Summary: Resolve golf fairway visibility problems with engineering and grade modification.
Many golf courses have sight line problems caused by strong fairway mounds or depressions. Others have grade problems caused by bad design or cost-cutting during construction.
Grade modifications will improve playability and calm nervous insurance underwriters. This post will describe how to determine safe golf course sightlines and begin the specification process.
Use the following to convert survey data to graph paper:
- Graph paper
- Engineer’s scale (in decimals, not fractions)
- Survey rod (in tenths, not inches)
- Marking paint
- String line
- Survey stakes
- Helper who doesn’t mind waiting
I’ll use a fictitious golf hole. The fourth hole at John Doe Country Club is a par 4, 410 yards long. A fairway mound begins 140 yards off the tee. The mound rises about 10 feet in the center, and it tapers off at 240 yards off the tee.
The hole is unsafe. Golfers on the tee can’t see other golfers past the 240-yard mark. Golfers who don’t reach the 110-yard point cannot see their second shot landing. The slopes on the side of the mound direct golf shots away from the fairway.
Grade modification specifications require new design grades. These grades indicate the shape and height of the modified fairway. Use this information to calculate cut quantities (the amount of fill removed) and finish work area.
A survey profile is a side view. Visualize a golf fairway viewed from the side. Your view includes a horizontal line that shows all the bumps and hollows of the surface from a side view. The highest points form the horizon.
Imagine cutting the side view of the fairway in two sections, along the centerline. The centerline is an imaginary line that begins in the middle of a tee and continues to the center of the target green. Slice the fairway along the centerline, and prop it up showing the side view, or profile. Don’t be concerned with dogleg bends in this example.
The graph paper should be engineering grade with ¼ inch squares. If needed tape two pieces together along the short side; you’ll have graph paper approximately 23” by 16”.
Determine the approximate work limits in the field. Walk the bottom of the mound slope. Visualize the area that will be modified to resolve the grade problem. Make an educated guess; the actual work limits will be established later in the process.
Install a stake at the beginning of the work limits. Place another stake at the high point of the mound. Install a third stake at the far point of the grade problem, the point closest to the green. The three stakes must be in a straight line; align the first and second stake, then install the third stake. Measure the distance from the first stake to the last stake. Let’s assume that the work limit is 100 yards long.
Assign a scale for the graph paper. The work limits are 100 yards long and you have around 120 grids on the horizontal plane. Let’s use 1-yard increments. Each ¼” box on the horizontal plane will indicate 1 yard in the field. Start on the left side and write 1,2,3….yards on the bottom of the page.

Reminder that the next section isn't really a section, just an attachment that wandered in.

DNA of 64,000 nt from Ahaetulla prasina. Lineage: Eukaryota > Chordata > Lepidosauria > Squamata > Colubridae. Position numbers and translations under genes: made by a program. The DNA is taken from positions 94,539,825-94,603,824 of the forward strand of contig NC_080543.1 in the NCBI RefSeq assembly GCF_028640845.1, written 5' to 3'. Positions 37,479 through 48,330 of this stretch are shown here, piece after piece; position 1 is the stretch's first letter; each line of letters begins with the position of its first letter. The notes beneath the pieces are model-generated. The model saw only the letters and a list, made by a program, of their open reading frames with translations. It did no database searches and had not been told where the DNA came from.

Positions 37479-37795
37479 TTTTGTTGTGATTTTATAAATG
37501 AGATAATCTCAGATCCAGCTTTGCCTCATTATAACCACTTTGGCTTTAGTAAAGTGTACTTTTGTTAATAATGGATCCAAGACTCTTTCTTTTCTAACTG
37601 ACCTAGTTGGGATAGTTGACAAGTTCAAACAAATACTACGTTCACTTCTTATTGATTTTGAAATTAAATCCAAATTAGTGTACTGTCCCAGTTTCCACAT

The vertical grids should be in feet. The grade problem is probably 10-20 feet high, not 10-20 yards high, so I’ll use 1 foot increments. Write 1,2, 3… feet in the vertical margin of the graph paper.
Connect the first, middle, and last stake with a string. Adjust to insure that the three stakes are in a straight line.
Starting at the stake closest to the tee, install a paint mark along the centerline string every 5 yards. Continue to the last stake closest to the green.
Use the laser to take an elevation shot at the first stake. This will be the base elevation; the reference point for all other elevations within the work limit. The bottom of the first stake is the height and location of the proposed fairway grade. Pencil a point in the lower left corner of the graph paper, up a few blocks from the edge of the paper.
Determine elevations along the centerline at 5-yard increments. At each centerline paint mark, calculate the elevation and distance from the baseline stake, and add this information to the graph paper. For example, assume that the second mark shows an elevation 1.5 feet higher than the base elevation. On the graph paper, count over five grids to signify 15 yards, than go up one and a half feet on the vertical scale to delineate the elevation. Be careful when writing elevations on the graph paper. Don’t confuse feet with yards.
Continue adding elevation and distance data to the graph paper. Connect the dots to form a side view of the fairway elevations. Draw a straight line from the point of the first stake to the last stake. This line will show the new fairway grade needed to resolve the visibility problem. Determine preliminary cut or fill quantities by measuring up from the connecting line.
Obtain more precise fill calculations by repeating the staking process. Measure over 15 perpendicular feet from the original baseline stake. Establish additional centerlines parallel to the first string. Repeat the survey and graph paper processes using different pencil colors.
After completing the survey, add data about earthworks volume, irrigation impacts, fine grading, and sod quantities into a golf course construction narrative.